By Richard Winters
My Rating: 9 out of 10
4-Word Review: He destroys her bathroom.
Jill (Judy Morris) works inside her cramped apartment while her husband (Robert Coleby) goes off each day to teach at a local college. She is an educated woman who spends her time writing a thesis for an anthropology paper, but finds herself at a loss when one day a talkative plumber by the name of Max (Ivar Kants) enters her place insisting he needs to check her pipes. Even though there is nothing wrong with her bathroom he proceeds to tear it up anyways while conversing with her on a wide-range of increasingly uncomfortable topics. Her husband and her best friend Meg (Candy Raymond) feel she is making a big deal out of nothing and find the plumber to be nothing more than slightly eccentric, which makes Jill feel even more powerless to Max’s increasingly odd antics.
This film is an excellent testament to what a great director can do with very little. What appears on the surface to be a low budget, one-joke flick is instead a cleverly disguised observation of the class system and the underlying prejudices and assumptions that exist on both ends. The story playfully jumps back and forth from being a black comedy to a thriller to even a psychological study, which not only helps to make it quite original, but highly unpredictable as well.
To me the most amusing aspect about it is the way we have this super intelligent, well-educated woman who can write long dissertations involving ancient African cultures, but when it comes to people in her own environment she is at a loss and unable to know how to respond or react to a stranger who on the outside should be completely inferior to her intellectually, but routinely gets the upper hand nonetheless. Having everyone around her ambivalent to her situation simply hits home how disconnected an individual can be to their surrounding even when they think that they aren’t.
Kants gives a great performance by creating a character whose ultimate motivation is never clear. Is he intentionally trying to terrorize her or like with her bathroom just trying to tear her down? He seems to do this not so much for who she is, but for what she represents, which is fighting back at a pretentious society that he feels unfairly looks down on him.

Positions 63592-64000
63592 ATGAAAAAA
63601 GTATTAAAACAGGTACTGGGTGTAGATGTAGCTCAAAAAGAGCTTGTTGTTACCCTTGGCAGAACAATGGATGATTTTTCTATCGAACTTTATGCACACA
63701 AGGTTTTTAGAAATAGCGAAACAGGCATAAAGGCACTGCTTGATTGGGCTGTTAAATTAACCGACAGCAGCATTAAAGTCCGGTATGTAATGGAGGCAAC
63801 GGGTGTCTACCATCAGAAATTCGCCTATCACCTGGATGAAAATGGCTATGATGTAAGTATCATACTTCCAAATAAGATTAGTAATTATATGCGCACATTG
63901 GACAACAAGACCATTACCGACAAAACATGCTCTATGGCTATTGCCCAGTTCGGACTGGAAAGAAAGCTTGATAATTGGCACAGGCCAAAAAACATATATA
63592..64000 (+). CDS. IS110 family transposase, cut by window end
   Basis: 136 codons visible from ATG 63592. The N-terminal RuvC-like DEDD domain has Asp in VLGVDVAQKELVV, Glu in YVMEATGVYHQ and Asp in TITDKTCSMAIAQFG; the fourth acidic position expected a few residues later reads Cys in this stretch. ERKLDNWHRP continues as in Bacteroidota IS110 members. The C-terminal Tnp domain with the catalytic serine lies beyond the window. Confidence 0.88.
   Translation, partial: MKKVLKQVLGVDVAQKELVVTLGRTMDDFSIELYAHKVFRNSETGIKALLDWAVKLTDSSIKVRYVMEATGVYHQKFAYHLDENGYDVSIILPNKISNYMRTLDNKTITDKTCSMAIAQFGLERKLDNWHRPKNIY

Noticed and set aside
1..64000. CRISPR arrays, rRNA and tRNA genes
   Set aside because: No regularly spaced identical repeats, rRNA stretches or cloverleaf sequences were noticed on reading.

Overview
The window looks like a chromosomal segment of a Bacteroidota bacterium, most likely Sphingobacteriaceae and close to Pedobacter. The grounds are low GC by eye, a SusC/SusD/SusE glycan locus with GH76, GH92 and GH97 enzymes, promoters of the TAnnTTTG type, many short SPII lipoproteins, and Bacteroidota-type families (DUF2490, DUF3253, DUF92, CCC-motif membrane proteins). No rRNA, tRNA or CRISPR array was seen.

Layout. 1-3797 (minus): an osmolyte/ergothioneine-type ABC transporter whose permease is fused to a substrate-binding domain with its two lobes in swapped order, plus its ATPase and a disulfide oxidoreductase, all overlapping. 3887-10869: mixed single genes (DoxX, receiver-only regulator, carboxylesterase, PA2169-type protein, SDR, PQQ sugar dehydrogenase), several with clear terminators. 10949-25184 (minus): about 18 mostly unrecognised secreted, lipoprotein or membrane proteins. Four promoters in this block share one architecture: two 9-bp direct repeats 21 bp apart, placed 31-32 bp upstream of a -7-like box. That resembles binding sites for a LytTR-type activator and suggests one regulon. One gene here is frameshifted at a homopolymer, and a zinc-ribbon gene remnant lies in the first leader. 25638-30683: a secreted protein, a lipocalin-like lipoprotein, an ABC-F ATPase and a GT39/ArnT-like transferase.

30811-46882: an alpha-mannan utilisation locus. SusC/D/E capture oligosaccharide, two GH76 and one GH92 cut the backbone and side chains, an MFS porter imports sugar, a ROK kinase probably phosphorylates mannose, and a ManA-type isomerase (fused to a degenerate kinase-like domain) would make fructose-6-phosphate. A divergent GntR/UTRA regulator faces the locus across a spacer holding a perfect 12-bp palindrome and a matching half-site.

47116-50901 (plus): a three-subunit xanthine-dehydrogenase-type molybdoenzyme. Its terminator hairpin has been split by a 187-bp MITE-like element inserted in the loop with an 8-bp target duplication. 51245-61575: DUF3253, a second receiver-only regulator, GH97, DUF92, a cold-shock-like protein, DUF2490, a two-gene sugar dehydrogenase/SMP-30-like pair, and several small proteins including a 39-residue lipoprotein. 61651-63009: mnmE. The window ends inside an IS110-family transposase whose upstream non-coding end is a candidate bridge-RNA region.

If this film, which is based on an actual incident that occurred with a couple of director Peter Weir’s friends, has any faults it is with the location. The apartment, where the majority of the action takes place, is incredibly cramped to the point that I was surprised a film crew could’ve even fit into it. Weir tries to dress up the place with some interesting African artwork, but it still looks drab and helps to make the visual portion of the film quite boring. Having Jill reside in a ritzy home in the suburbs would’ve made more of an interesting contrast and seeing the plumber tear up her posh bathroom would’ve been even funnier.
The fact that Jill immediately opens the door and lets Max inside without asking for any identification is another issue as it comes off as being too reckless and trusting. Granted it was made in a more innocent era and the character does expound on this later on, but it is something that will make the film seemed dated or even off-putting to today’s viewers. I was also surprised that it took Jill so long to complain to the apartment’s landlord about the plumber’s antics as most people would’ve gone to him after the very first day.
In either case this is still a highly intriguing film that I’ve seen many times and continue to find just as funny and interesting with each viewing.
My Rating: 9 out of 10
Released: June 8, 1979
Runtime: 1Hour 15Minutes
Director: Peter Weir
Studio: The Australian Film Commission
Available: VHS, DVD